March 5, 2012

Shock Site

goatse

lemonparty

A shock site is a website that is intended to be offensive, disgusting and/or disturbing to its viewers, containing materials of high shock value which is also considered distasteful and crude, and is generally of a pornographic, scatological, violent, insulting, painful, profane, or otherwise provocative nature. Some shock sites display a single picture, animation, video clip or a small gallery, and are often passed around via e-mail or online forums as a bait and switch hoax.

Some have gained their own subcultures and become internet memes. Goatse.cx was one of the best-known shock sites, featuring an image of a man stretching his anus with his hands. The site featured a page devoted to fan-submitted artwork and tributes to the site, and a parody of the image was also shown by a BBC newscast as an alternative for the then recently unveiled logo for the 2012 Summer Olympics. The site was shut down in 2004; however, various mirror sites featuring the image still exist.

March 5, 2012

Viral Video

A viral video is one that becomes popular through the process of Internet sharing, typically through video sharing websites, social media and email. Viral videos often contain humorous content and include televised comedy sketches, such as The Lonely Island’s ‘Lazy Sunday’ and ‘Dick in a Box,’ amateur video clips like ‘Star Wars Kid,’ the ‘Numa Numa’ videos, ‘The Evolution of Dance,’ and ‘Chocolate Rain,’ and web-only productions such as ‘I Got a Crush… on Obama.’ Some eyewitness events have also been caught on video and have ‘gone viral’ such as the ‘Battle at Kruger.’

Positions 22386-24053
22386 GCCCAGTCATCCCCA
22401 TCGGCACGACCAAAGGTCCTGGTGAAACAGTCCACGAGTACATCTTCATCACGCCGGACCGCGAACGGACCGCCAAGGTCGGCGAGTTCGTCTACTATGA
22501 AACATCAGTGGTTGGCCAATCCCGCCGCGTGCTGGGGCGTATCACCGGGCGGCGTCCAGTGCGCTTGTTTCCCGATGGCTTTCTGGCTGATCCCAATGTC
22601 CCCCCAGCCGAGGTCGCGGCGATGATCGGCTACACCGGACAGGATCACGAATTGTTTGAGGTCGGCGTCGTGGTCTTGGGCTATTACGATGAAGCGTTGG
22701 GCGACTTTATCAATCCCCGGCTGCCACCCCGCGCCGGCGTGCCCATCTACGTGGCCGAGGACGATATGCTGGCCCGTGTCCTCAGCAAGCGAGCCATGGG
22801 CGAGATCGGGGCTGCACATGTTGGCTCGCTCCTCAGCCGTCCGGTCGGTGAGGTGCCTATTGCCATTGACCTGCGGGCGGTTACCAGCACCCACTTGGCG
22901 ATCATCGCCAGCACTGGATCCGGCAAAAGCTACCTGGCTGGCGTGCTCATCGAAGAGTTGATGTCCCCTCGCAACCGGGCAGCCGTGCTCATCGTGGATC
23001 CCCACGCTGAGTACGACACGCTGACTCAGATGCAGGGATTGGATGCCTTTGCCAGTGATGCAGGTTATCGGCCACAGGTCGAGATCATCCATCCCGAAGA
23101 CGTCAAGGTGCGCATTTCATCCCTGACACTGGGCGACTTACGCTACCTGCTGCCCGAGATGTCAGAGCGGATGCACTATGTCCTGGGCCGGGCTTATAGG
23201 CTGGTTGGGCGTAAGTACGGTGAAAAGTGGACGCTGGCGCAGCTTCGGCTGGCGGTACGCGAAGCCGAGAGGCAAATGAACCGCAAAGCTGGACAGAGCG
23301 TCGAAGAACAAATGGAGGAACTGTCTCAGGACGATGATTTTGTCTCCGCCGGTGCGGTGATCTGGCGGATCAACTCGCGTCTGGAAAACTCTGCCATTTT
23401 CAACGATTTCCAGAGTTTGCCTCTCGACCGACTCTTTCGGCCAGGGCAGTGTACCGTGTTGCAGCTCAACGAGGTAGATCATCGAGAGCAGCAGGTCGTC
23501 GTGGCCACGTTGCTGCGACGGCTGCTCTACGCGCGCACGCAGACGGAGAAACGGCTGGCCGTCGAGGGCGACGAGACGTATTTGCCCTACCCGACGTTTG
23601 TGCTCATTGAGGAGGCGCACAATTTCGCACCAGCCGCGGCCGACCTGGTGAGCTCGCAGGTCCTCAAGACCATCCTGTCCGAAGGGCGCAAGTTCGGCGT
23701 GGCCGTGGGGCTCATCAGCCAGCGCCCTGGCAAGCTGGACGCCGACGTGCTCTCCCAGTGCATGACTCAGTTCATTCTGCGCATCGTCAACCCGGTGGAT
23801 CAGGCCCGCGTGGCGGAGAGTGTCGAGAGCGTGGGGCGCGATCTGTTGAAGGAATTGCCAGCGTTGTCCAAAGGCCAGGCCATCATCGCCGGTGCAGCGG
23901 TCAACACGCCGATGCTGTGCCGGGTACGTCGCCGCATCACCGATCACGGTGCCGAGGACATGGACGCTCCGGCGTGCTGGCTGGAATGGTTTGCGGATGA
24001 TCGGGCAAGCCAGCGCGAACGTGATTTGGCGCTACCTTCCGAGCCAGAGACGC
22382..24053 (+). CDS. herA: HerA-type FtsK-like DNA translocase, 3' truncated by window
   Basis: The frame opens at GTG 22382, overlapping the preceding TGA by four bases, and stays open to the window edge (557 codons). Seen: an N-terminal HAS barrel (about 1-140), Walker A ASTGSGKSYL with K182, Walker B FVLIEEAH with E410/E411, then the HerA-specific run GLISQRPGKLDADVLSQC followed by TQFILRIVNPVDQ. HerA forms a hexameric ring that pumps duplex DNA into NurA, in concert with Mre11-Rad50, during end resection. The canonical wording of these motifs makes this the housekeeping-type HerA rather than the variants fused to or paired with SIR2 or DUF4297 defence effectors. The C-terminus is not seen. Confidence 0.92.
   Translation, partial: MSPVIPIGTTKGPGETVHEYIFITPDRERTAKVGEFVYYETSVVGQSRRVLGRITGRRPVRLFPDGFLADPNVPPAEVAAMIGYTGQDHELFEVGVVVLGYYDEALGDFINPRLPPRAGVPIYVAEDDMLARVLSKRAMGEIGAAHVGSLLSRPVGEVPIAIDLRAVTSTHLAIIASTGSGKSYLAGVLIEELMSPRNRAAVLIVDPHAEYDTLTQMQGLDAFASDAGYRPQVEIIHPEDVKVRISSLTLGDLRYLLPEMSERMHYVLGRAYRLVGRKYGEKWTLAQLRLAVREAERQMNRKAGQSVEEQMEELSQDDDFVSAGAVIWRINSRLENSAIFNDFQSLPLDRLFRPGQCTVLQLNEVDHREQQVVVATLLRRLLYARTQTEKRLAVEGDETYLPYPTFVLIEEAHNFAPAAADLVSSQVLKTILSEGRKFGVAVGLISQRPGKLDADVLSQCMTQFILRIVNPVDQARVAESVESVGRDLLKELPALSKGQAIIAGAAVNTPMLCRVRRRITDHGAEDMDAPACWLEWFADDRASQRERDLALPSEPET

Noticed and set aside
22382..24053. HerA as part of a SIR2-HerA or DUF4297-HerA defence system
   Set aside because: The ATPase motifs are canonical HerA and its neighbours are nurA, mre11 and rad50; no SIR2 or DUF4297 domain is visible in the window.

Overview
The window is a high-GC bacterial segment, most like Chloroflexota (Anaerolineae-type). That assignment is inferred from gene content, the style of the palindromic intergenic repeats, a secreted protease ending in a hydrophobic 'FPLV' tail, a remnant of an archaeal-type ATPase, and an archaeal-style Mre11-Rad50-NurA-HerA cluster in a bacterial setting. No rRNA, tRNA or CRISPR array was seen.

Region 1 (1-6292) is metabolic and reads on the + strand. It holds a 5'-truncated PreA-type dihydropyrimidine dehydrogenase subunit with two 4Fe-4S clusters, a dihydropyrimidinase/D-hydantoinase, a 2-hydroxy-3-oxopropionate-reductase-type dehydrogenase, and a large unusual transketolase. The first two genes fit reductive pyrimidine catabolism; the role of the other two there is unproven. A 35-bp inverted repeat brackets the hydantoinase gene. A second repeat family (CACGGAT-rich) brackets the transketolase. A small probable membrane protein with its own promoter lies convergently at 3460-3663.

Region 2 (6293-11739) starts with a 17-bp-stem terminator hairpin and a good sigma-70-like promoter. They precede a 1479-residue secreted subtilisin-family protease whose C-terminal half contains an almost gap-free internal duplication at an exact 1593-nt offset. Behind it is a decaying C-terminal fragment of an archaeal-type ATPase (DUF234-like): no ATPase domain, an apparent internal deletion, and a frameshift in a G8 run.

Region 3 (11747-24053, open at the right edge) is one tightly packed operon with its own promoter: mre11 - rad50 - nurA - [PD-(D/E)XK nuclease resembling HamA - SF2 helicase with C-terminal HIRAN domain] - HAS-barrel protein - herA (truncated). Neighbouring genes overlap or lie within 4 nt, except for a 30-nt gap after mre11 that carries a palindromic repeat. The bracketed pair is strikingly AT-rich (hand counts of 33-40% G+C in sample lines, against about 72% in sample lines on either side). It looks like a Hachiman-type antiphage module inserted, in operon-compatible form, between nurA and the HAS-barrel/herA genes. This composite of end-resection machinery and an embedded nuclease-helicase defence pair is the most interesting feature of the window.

The proliferation of camera phones and inexpensive video editing and publishing tools credited with fueling phenomena. These consumer-shot videos are typically non-commercial, intended for viewing by friends or family. A video becoming viral is often unexpected, and an accident, and therefore a video cannot be called viral purely in the creator’s intention at the time of recording.

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March 5, 2012

Narwhal

The Narwhal is a rarely seen Arctic whale known for the very long tooth that males have. The tusk’s function is uncertain, perhaps used as a formidable jousting weapon in courtship and dominance rivalry, in getting food, and/or for channeling and amplifying sonar pulses (which they emit), however the tusk is not used in hunting. Long ago, narwhal sightings probably reinforced (or started) the unicorn legends. At times, people found the horn of a dead narwhal washed up on shore and thought that they had found the horn of a unicorn. Narwhal can dive up to 1,500 meters; this makes them one of the deepest diving sea mammals.